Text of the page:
It’s Already September?

September is here! That’s means it’s going to be fall very soon where I live. We don’t get much of a summer, that’s probably why I love summer so much. It’s already starting to cool down and leaves on some of the smaller trees started changing a couple weeks ago. But, I also LOVE fall, especially early fall, and next to summer it’s my favorite season. Late fall sucks here of course, because it’s cold and usually starts snowing and I have no love of snow (probably because I do live in a place where the majority of our year is cold and snow).

When it comes to writing, I tend to insert seasons into my books a lot. I almost always make some reference to what season it is, and sometimes it’s a plot point or a big part of the story. For example, The Wicked City takes place in the bitter January cold of Chicago, which not only sets the tone of the book, but helps to show the passage of time–in the two sequels, which take place one right after another, it’s summer of the same year, and the series also ends back in the winter. Also, my Kentucky Haints series utilizes seasons, admittedly in the first one just for the fun of showing off how much I love fall. Lorena is visiting Kentucky during the fall and having lived in a big city most of her life, she is amazed by the foliage. It didn’t really have anything to do with the plot, I just enjoyed writing it!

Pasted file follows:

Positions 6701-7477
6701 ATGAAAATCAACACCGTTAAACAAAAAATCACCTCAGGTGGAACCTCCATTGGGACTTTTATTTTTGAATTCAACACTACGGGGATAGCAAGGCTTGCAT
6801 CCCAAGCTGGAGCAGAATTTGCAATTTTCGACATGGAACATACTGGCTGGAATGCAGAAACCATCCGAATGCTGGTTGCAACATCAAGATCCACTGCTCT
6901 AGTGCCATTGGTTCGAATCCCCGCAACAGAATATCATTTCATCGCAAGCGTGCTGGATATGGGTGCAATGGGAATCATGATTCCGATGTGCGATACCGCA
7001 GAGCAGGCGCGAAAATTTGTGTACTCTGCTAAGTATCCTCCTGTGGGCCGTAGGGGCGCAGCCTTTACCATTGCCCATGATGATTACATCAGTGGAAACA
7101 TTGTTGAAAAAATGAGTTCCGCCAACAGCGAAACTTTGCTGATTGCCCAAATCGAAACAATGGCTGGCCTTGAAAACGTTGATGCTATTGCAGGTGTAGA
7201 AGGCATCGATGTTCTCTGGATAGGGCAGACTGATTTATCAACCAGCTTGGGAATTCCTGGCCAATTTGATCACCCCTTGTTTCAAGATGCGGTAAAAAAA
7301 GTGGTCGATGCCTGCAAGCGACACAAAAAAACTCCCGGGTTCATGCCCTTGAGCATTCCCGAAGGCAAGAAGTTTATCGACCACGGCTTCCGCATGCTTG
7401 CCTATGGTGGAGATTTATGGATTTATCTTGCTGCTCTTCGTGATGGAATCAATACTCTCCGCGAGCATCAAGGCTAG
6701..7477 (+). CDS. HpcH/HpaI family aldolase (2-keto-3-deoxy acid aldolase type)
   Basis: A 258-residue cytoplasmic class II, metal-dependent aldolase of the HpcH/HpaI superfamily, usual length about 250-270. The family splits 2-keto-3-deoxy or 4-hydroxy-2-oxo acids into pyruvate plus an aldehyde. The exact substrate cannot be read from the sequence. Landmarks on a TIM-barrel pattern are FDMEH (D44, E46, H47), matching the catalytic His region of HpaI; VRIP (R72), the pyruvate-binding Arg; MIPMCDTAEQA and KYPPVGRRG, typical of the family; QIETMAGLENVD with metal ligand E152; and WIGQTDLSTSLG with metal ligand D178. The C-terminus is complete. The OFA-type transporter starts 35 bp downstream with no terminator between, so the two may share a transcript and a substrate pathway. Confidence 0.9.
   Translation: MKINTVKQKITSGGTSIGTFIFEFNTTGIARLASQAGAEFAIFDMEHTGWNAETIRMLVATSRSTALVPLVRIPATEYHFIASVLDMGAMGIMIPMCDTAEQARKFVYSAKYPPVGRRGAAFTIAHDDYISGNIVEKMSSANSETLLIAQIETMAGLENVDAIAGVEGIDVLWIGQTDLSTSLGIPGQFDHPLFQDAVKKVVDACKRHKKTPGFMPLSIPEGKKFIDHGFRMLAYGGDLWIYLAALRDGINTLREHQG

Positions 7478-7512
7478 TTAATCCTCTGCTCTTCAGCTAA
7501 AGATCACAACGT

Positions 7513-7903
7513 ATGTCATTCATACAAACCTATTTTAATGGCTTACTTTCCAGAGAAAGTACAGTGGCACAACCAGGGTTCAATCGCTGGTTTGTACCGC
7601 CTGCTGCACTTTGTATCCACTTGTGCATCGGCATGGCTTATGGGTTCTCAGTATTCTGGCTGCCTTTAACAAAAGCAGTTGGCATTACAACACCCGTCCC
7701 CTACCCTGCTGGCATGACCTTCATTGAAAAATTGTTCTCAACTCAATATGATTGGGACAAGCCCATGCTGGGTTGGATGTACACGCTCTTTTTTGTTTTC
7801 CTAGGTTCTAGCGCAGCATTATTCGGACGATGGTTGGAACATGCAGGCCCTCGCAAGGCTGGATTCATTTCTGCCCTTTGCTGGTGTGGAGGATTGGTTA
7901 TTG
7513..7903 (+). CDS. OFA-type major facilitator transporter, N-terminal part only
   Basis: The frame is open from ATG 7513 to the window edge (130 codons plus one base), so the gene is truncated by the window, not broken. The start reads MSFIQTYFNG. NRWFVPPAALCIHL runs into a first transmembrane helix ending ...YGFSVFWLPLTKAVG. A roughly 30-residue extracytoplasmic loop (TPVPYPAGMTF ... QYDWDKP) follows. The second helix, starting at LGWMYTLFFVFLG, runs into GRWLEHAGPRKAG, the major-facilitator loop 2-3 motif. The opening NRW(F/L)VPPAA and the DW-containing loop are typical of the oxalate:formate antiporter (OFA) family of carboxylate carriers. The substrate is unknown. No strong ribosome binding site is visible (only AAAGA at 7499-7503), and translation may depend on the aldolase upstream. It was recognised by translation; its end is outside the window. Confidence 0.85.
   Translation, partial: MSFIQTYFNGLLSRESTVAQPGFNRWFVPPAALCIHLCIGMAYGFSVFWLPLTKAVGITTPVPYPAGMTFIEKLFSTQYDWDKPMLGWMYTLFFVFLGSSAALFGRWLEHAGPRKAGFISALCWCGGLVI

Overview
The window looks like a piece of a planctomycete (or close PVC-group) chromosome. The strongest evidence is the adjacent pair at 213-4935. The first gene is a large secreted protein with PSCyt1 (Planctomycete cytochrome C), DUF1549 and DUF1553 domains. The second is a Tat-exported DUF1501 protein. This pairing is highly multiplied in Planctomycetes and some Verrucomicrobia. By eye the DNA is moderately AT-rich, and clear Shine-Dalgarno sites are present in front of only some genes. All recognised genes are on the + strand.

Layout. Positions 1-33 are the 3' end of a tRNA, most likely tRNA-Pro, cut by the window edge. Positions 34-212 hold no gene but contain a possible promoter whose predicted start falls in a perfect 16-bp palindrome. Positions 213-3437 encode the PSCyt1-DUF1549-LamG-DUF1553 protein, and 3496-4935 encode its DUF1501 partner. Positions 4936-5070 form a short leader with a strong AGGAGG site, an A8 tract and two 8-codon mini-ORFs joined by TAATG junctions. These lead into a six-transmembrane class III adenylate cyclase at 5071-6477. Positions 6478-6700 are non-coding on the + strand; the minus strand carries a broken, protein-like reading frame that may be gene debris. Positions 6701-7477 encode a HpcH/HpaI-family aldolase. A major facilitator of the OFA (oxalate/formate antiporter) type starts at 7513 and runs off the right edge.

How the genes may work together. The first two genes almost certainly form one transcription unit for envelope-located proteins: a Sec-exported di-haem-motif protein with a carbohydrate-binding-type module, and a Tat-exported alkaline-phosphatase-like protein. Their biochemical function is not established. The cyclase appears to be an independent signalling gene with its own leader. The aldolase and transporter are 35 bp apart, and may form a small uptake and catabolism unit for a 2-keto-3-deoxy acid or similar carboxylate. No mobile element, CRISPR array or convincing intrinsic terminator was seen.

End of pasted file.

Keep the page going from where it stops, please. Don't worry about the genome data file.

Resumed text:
Do you use the seasons in your writing? What’s the weather like in your part of the world?

Author: Megan Morgan

Paranormal and contemporary romance author.

4 thoughts

  1. Living on the shore of Lake Erie, we have short summers and winters that seem to last forever. I’ve seen our seasons called “almost winter, winter, still winter, and road construction.” It seems the weather knew the calendar date because we have had a couple chilly (though still only long-sleeve-no-coat) days as soon as September showed up. When I start to whine about how long it’s been snowing, one of my Florida friends reminds me about how I always defend my love of four distinct seasons when he talks about his mostly moderate weather.

    I like the idea of showing seasonal changes, rather than saying “three months later,” to show the passage of time in novels. A lot more of the show-don’t-tell we’re supposed to aim for.


  2. I think you just solved a problem I was having with the timeline with a story I am working on. I didn’t want to be constantly quoting dates or make it feel like I was looking through a calendar. The subtle nuances of the change of season could be a good place to start, also to help me root the timeline in some sort of reality. Thanks


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